Focus and Scope
International Journal of Mathematics and Science Education Research publishes original articles on the latest issues and trends occurring internationally in mathematic and science curriculum, instruction, learning, policy, and preparation of mathematic and science teachers with the aim to advance our knowledge of mathematics and science education theory and practice. Moreover, this journal also covers the issues concerned with implementation of technology in education and environmental education. In addition to original articles, the journal features the following special sections:
Learning: consisting of theoretical and empirical research studies on learning of mathematics and science. We invite manuscripts that investigate learning and its change and growth from various lenses, including psychological, social, cognitive, sociohistorical, and affective. Studies examining the relationship of learning to teaching, the science knowledge and practices, the learners themselves, and the contexts (social, political, physical, ideological, institutional, epistemological, and cultural) are similarly welcome.
Issues and Trends: consisting primarily of analytical, interpretive, or persuasive essays on current educational, social, or philosophical issues and trends relevant to the teaching of science. This special section particularly seeks to promote informed dialogues about current issues in science education, and carefully reasoned papers representing disparate viewpoints are welcomed. Manuscripts submitted for this section may be in the form of a position paper, a polemical piece, or a creative commentary.
Mathematics and science learning in Everyday Life: consisting of analytical, interpretative, or philosophical papers regarding learning mathematics and science outside of the formal classroom. Papers should investigate experiences in settings such as community, home, the Internet, after school settings, museums, and other opportunities that develop mathematics and science learning interest, knowledge or practices across the life span. Attention to issues and factors relating to equity in mathematics and science learning are especially encouraged.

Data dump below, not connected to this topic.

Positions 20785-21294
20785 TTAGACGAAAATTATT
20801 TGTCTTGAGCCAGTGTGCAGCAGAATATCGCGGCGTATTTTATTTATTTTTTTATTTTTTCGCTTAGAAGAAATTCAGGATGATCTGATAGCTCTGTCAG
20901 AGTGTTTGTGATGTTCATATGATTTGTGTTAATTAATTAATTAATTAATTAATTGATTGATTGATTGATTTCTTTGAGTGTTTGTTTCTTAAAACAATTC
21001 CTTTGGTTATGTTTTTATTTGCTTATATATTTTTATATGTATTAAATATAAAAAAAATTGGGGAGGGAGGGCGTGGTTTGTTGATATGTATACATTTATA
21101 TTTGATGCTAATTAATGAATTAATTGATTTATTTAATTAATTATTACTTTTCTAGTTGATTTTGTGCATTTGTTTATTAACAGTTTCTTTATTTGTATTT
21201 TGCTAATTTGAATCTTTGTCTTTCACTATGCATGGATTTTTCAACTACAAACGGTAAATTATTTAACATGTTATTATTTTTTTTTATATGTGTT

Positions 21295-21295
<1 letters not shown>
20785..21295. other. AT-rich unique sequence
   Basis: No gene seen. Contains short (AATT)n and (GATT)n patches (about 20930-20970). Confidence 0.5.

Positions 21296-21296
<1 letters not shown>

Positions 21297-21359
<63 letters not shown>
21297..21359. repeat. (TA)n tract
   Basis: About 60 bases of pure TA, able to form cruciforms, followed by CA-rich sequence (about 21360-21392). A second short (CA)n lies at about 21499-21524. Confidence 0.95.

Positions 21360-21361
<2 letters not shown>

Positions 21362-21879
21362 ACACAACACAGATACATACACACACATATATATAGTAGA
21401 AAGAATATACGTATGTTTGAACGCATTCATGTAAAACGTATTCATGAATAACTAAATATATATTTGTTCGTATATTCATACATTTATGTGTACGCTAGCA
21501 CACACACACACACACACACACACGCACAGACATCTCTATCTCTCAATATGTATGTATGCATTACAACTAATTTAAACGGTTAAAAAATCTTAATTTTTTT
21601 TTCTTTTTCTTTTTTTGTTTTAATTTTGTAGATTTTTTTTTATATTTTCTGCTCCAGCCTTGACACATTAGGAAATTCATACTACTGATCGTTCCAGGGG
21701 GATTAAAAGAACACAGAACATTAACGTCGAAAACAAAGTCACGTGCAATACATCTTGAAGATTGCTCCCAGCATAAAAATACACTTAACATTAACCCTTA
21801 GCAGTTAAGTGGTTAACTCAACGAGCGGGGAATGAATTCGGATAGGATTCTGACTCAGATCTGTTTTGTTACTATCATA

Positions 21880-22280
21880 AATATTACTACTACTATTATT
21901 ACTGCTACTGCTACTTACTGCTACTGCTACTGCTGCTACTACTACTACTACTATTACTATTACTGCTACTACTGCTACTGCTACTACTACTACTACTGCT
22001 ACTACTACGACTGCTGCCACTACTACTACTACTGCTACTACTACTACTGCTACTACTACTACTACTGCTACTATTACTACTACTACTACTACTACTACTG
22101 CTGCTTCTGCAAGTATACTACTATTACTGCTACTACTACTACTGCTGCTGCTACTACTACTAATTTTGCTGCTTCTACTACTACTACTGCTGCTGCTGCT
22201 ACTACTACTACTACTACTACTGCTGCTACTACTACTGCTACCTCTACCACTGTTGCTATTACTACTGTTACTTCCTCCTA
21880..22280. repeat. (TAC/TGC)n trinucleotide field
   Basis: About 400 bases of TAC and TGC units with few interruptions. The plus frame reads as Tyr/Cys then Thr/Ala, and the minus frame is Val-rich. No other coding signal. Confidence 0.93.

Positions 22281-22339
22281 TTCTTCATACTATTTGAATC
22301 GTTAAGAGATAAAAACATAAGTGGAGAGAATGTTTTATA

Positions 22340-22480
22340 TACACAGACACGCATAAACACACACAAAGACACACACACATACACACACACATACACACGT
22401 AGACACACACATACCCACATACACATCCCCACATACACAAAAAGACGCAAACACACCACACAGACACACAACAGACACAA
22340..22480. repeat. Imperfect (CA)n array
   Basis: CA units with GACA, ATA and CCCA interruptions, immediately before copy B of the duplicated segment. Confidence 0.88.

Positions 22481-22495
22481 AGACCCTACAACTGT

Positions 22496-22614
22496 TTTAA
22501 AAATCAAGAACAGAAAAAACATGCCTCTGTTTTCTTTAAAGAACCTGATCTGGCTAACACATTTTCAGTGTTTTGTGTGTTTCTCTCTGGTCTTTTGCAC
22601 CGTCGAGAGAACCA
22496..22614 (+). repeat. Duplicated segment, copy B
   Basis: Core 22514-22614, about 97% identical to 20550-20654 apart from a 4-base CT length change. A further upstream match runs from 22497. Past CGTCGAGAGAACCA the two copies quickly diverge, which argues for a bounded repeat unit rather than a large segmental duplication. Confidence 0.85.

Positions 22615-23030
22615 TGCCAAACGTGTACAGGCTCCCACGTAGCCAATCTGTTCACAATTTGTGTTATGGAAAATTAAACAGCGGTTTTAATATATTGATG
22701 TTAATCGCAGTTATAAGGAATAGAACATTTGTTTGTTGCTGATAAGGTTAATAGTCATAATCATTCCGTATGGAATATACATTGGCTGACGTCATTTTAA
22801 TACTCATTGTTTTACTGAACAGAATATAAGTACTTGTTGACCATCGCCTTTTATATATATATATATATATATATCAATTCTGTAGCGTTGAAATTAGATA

Mathematics and Science Teacher Education: consisting of original empirical and/or theoretical research that examines the preparation of teachers, the work of teachers, or how teachers' work is influenced by a broader context. "Teacher education" refers to development throughout the continuum of ones teaching career, from pre-service, through induction, into advanced professional stages of teaching.
Mathematics and Science Education Policy: including reports about the goals and/or underlying principles of policies adopted by government, interest groups, school districts, etc., and their effect on mathematics and science teaching and learning. Additionally, research on science education policy relates to a critical examination of how theory, research, and practice of mathematics and science education are influenced by policy decisions.
Mathematics and Science Studies: provides a forum for interdisciplinary investigations between pure studies and the educational context. It informs and derives perspectives from history, philosophy, anthropology, and sociology of mathematics and science as well as cognitive psychology and artificial intelligence to contribute to the theory, methodology, policy, and practice of mathematics and science education.
Comments and Criticism: provides a forum for the expression of differing viewpoints and the correction of misunderstanding regarding topics in published papers. Readers of the journal are earnestly invited to contribute their ideas to this forum. Contributions for the Comments and Criticism section should be relatively brief, normally two to four manuscript pages, and will be published as rapidly as possible.
Books: covering reviews of recently published books in the field.
In addition, the journal regularly carries a Comments and Criticism section which provides a forum for the expression of differing view points and commentary and clarification of topics in published papers.
The IJMSER Editorial Board invites any manuscript addressing a relevant mathematics and science education topic that employs an established and recognized scholarly approach and also impacts or is generalizable to national and international populations. Quantitative research reports that employ sophisticated research designs (e.g. MANOVAs linear modeling) and qualitative research reports that rigorously follow naturalistic research methods are preferred. One or two variable tests employing simple inferential statistics (e.g. ANOVA or ANCOVA) and poorly described and argued qualitative research are discouraged. All manuscripts must provide a thorough review of the literature that establishes the research problem or the issue at hand as well as a thorough conclusion that addresses the implications and limitations of the research or argument.